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Pedagogical Opportunities in the Expanding Longevity Economy

Janice I. Wassel
Senior Research Scientist & Part-Time Instructor
Western Kentucky University

Dana Burr Bradley
Director, Center for Gerontology & Professor Family and Consumer Sciences
Western Kentucky University

In the 1950s, public service posters hung in the New York City subways reading, “Every day 11,000 babies are born in America. This means new businesses, new jobs, new opportunities” (Jones, 1980). As we all recognize, those babies are now aging and becoming older adults moving into new life course stages with changing tastes and needs. However, the posters’ message remains salient. Recently Paul Irving, chairman of the Milken Institute Center for the Future of Aging wrote, “If a group of corporate leaders and investors learned of a transformational business opportunity, we’d expect a stampede to phones and computers as they raced to get in on the action.

Today, we are presented with just such an opportunity: the potential offered by human longevity” (Irving, 2017).

The boomer’s aging in a global context present vast opportunities for innovative individuals who realize aging affects much more than the health care sector. American boomers were the first generation of children to be cultivated as consumers.

This cohort created fads, drove new merchandising to popularize products and stimulated the economy. This new consumerism of children and youth in the 1950s was followed by the baby boomers of other countries fortifying the U.S. economy. Today, we are offered similar opportunities and challenges to provide innovations and perspectives on aging. One of our greatest tasks as gerontological educators is helping professionals, students, and businesses understand their role in providing new products, technologies, and services for the growing older population.

Unknown to many of our colleagues is the enormity of the global 50+ market: The global 50+ aged-market and the Chinese market are about the same size, and the U.S. longevity economy is the 3rd largest world economy.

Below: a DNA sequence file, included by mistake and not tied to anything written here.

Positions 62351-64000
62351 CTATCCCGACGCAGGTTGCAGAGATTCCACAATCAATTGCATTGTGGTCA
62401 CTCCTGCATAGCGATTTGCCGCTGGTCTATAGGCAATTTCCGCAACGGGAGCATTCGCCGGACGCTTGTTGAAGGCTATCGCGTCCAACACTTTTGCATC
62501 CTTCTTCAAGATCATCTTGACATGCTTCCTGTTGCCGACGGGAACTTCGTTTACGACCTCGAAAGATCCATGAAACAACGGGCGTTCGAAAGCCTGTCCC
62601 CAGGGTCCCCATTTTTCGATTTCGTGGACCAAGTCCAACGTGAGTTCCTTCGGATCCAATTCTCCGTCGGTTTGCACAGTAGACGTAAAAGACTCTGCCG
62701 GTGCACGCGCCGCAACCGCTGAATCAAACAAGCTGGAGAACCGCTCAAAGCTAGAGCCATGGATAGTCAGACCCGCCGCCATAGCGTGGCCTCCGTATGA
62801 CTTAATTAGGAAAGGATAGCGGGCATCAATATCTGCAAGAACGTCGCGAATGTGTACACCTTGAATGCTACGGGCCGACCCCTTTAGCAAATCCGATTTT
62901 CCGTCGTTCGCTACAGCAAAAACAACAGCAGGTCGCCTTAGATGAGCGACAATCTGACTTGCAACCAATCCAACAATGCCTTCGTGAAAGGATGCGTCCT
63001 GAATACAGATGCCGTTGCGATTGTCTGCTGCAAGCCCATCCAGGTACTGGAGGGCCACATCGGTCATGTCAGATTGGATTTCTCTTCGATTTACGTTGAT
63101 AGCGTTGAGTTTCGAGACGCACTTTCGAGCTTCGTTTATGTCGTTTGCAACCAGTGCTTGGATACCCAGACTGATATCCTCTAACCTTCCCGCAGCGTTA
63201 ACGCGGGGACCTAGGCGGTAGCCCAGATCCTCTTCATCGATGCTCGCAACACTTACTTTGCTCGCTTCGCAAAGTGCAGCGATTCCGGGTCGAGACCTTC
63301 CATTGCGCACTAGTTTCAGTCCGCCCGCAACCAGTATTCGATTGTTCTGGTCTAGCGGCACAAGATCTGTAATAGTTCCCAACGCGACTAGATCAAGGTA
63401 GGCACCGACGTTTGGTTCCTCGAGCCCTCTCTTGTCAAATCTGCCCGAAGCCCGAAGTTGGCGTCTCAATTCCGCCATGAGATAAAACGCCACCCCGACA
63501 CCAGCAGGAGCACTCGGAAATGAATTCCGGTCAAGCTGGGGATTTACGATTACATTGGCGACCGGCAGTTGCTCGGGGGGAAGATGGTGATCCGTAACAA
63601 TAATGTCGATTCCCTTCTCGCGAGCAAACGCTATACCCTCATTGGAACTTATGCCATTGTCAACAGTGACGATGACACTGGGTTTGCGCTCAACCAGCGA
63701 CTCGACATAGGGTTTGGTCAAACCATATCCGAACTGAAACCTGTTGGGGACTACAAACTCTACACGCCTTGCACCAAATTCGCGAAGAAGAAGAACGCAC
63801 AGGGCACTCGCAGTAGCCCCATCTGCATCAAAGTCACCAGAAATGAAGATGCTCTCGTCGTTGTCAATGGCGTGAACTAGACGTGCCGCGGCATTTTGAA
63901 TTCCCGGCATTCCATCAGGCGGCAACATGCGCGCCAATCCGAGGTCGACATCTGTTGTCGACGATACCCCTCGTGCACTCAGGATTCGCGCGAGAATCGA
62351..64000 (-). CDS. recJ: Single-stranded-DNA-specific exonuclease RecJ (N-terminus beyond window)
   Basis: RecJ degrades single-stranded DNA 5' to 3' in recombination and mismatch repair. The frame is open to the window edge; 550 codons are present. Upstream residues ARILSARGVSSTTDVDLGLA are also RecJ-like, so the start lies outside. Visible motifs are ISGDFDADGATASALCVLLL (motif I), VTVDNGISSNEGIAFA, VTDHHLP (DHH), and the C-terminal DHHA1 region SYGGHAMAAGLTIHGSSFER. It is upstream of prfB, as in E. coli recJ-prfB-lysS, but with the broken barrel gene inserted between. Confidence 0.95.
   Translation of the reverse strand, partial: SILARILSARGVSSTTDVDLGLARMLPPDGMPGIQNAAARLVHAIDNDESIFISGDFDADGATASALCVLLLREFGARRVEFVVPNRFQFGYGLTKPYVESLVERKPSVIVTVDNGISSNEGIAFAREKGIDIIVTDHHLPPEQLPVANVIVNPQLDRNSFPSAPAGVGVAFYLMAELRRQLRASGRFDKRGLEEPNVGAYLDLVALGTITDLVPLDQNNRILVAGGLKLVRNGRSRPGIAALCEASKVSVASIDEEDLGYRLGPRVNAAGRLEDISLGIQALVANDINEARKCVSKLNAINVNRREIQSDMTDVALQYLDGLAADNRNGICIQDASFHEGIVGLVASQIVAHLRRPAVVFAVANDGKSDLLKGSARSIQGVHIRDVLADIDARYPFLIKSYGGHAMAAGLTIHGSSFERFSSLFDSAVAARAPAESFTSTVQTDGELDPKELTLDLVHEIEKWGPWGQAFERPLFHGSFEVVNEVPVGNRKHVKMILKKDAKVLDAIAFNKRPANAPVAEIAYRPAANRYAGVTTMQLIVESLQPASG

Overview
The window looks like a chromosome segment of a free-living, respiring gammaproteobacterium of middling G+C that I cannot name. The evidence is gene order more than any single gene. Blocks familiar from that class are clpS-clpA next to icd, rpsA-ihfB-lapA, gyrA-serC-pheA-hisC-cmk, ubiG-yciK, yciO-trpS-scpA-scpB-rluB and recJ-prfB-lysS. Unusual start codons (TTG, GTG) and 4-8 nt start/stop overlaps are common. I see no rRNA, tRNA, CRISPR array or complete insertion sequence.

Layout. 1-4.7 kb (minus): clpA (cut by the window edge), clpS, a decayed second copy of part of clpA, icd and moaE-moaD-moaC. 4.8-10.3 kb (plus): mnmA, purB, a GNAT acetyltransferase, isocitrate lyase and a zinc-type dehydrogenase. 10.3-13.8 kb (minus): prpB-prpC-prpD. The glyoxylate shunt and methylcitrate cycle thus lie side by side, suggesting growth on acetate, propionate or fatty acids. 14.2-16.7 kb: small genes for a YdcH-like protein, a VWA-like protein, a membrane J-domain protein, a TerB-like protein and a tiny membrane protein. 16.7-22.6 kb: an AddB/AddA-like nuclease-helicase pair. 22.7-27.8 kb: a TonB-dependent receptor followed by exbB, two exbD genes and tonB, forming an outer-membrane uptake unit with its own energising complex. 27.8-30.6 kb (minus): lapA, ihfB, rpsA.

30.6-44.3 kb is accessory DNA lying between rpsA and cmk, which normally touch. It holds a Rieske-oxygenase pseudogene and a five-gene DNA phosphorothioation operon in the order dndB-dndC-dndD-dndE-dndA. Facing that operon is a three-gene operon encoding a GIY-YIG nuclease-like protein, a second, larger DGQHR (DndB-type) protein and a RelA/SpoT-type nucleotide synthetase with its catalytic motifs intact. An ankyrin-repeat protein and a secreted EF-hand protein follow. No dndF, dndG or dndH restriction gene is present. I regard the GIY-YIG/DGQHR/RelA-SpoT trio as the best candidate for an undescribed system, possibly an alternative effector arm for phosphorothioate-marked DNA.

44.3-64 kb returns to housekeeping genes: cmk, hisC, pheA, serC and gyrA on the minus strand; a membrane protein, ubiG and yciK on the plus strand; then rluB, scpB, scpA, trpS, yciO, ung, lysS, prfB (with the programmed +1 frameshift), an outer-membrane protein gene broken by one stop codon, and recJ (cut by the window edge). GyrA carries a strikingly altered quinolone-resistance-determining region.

Given the enormity of possibilities for job, product and service creation in this market, it seems straightforward that businesses, marketers, and entrepreneurs should be targeting new products and services to this global 50+ aged-market of the longevity economy.

Regrettably, old stereotypes perpetuate that being ‘old’ equals ‘poor’ and ‘unable to make new consumer choices independently.’ These ‘new’ older adults are not the same as past generations. In the U.S. those 50+ have money, and they spend it accounting for over half of all expenditures in 2015 or $7.8 trillion, with their spending projected to continue growing (Galloway, 2016). The Boomers and older adults embrace new technology, fashion, foods, cars, entertainment, housing, personal care and more. The old model T of the aging older adult is ‘out,' the new Harley Davidson riding older adult is ‘in.’ Although health care products and services will remain a critical part of the longevity economy, opportunities exist in the remaining 70% of the longevity economy for innovations to attract, embrace, and disrupt the prior constructs of continue reading...